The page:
Bruce Surprenant does not like beer. But he loves jams and jellies that are made with craft beers.
Bruce Surprenant does not like beer. He doesn't drink it, and he did not buy his first beer until he was 54 years old.
But he does like jelly and jam, and the owner of Surprenant's Berry Farm in Mooers, N.Y., especially likes jellies and jams made with beer.
"You cannot pay me to put a beer in my mouth," said Surprenant, who has been making jelly and jams for a decade. "But I like putting it in my jelly. I do eat everything I make, every last one of them, and they are great."
Surprenant uses beers from a number of breweries, including Vermont breweries such as Otter Creek and Rock Art, as well as other breweries like Brewery Ommegang and He'Brew in New York.
Each jam or jelly that has a beer in it has the beer's label on it so you'll know exactly what you're getting.
Surprenant got the idea for beer jelly about four years ago. He said he used to bring his spicy pepper jams to beer festivals because "most beer drinkers like hot and spicy things," and they could not get enough of his products, so he decided to see how beer affected the taste of the jelly and jams.
Around the same time, he was doing a tasting in Saratoga, N.Y., and a woman mentioned the Saratoga Brewery was nearby.
Surprenant decided to stop in.
"At the age of 54, I bought my first bottle of beer (Saratoga lager). I turned it into a garlic pepper jelly, and it was a huge hit."
Although he did not try the beer, Surprenant bought more and more beer and tried different variations of the jellies and jams with the beers. He said he was not had a miss yet.
"They all work quite well," he said.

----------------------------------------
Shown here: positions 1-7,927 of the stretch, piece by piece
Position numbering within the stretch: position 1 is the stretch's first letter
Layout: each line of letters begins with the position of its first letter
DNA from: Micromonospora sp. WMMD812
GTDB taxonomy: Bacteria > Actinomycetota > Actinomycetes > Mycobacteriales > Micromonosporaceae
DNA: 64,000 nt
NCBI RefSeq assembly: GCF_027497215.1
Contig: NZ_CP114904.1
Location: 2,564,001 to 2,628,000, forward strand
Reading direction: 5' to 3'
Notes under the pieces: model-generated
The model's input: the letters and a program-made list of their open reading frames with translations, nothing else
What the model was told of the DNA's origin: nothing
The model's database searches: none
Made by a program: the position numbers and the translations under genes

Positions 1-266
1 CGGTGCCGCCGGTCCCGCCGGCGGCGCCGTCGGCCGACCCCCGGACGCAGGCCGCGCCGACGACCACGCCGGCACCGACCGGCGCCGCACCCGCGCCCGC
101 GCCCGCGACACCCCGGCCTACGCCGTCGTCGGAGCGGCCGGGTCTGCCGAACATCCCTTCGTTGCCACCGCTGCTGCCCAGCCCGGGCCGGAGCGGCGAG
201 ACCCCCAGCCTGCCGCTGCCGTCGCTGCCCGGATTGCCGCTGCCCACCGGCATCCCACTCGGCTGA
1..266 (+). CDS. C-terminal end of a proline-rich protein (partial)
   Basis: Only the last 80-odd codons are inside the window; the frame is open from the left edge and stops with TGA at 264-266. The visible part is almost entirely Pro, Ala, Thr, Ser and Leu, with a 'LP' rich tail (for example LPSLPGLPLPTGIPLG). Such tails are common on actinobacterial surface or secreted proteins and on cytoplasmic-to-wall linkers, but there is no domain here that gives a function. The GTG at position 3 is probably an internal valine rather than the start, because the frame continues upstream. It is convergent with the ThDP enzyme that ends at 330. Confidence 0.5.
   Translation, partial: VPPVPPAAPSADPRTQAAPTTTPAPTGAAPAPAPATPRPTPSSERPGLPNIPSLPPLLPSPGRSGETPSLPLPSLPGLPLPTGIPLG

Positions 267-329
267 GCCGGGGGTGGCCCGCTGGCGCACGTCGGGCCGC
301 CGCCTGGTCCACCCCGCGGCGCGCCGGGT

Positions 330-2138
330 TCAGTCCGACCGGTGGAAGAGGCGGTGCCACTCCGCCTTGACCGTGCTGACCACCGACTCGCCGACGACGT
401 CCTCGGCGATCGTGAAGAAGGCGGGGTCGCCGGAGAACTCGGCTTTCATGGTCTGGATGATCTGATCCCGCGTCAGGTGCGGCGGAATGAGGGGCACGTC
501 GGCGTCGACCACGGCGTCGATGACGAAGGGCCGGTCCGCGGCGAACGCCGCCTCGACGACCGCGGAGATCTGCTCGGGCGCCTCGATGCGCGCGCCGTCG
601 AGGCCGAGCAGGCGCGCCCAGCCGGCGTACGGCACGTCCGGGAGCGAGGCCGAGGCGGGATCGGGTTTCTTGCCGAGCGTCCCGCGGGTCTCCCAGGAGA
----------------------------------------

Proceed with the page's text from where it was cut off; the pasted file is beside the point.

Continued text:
He started expanding to other breweries, including Lake Placid and Ithaca. He also asked about using their labels, and everyone was on board.
Now he makes 25 jellies and jams that use beer. In all, he makes 250 varieties, including some with wine.
Surprenant uses a variety of beer styles in his recipes, including lagers, porters, pale ales, India pale ales, wheat beers and even a Belgian-style quad.
Each beer, he said, brings a unique flavor twist to a jelly or jam.
And, he said, his product can be used in numerous ways.
"The jam is all natural and it can be used to cook with, as a glaze. It can be used for cream cheese and crackers and on toast," Surprenant said.
His jams and jellies are available in 8-ounce jars, and he also offers a gift tin with nine varieties in 1.5-ounce jars.
I picked up one of the gift tins and tried all nine varieties.
In the tin there are four pepper jams, all raspberry based made with Habanero peppers. The only difference in each one is which beer is used.
The beers used in the pepper jams were He'Brew's Messiah Bold, which is a brown ale; Brewery Ommegang's Hennepin, a saison; He'Brew's Coney Island Lager, which is an amber lager; and He'Brew's Sword Swallower, a pale lager.
You can definitely taste the different beer flavors, particularly in the first taste before the hot pepper flavor takes over. I'm a weak man when it comes to spicy food, particularly spicy peppers, and I was sweating tasting these. After the initial taste, the hotness took over and I couldn't taste anything except burning, which is not a taste but rather a pain.
The regular jams and jellies were more my speed.
My favorite is the raspberry jam made with Brewery Ommegang's Three Philosophers, which is a strong, Belgian-style quad brewed with raspberries. It's one of my favorite beers, and it blends perfectly with the jam. I plan on having this on a bagel one morning.
Another standout is Otter Creek's Stovepipe Porter raspberry jelly. A porter is a dark beer, with some roastiness. The roastiness is a nice contrast from the sweet jelly.
Other Berry Farm jellies and jams included in the gift pack include a jelly made with He'Brew's Origin, which is a pomegranate ale; a jelly made with Otter Creek's Pale Ale, which is a moderately bitter pale ale; and a jelly made with He'Brew's Genesis Ale, which is a slightly more bitter pale ale.
Surprenant's Berry Farm jams and jellies are available at surprenantsberryfarm.com.
Norman Miller is a Daily News staff writer. For questions, comments, suggestions or recommendations, e-mail firstname.lastname@example.org or call 508-626-3823. Check out The Beer Nut blog at http://blogs.townonline.com/beernut/.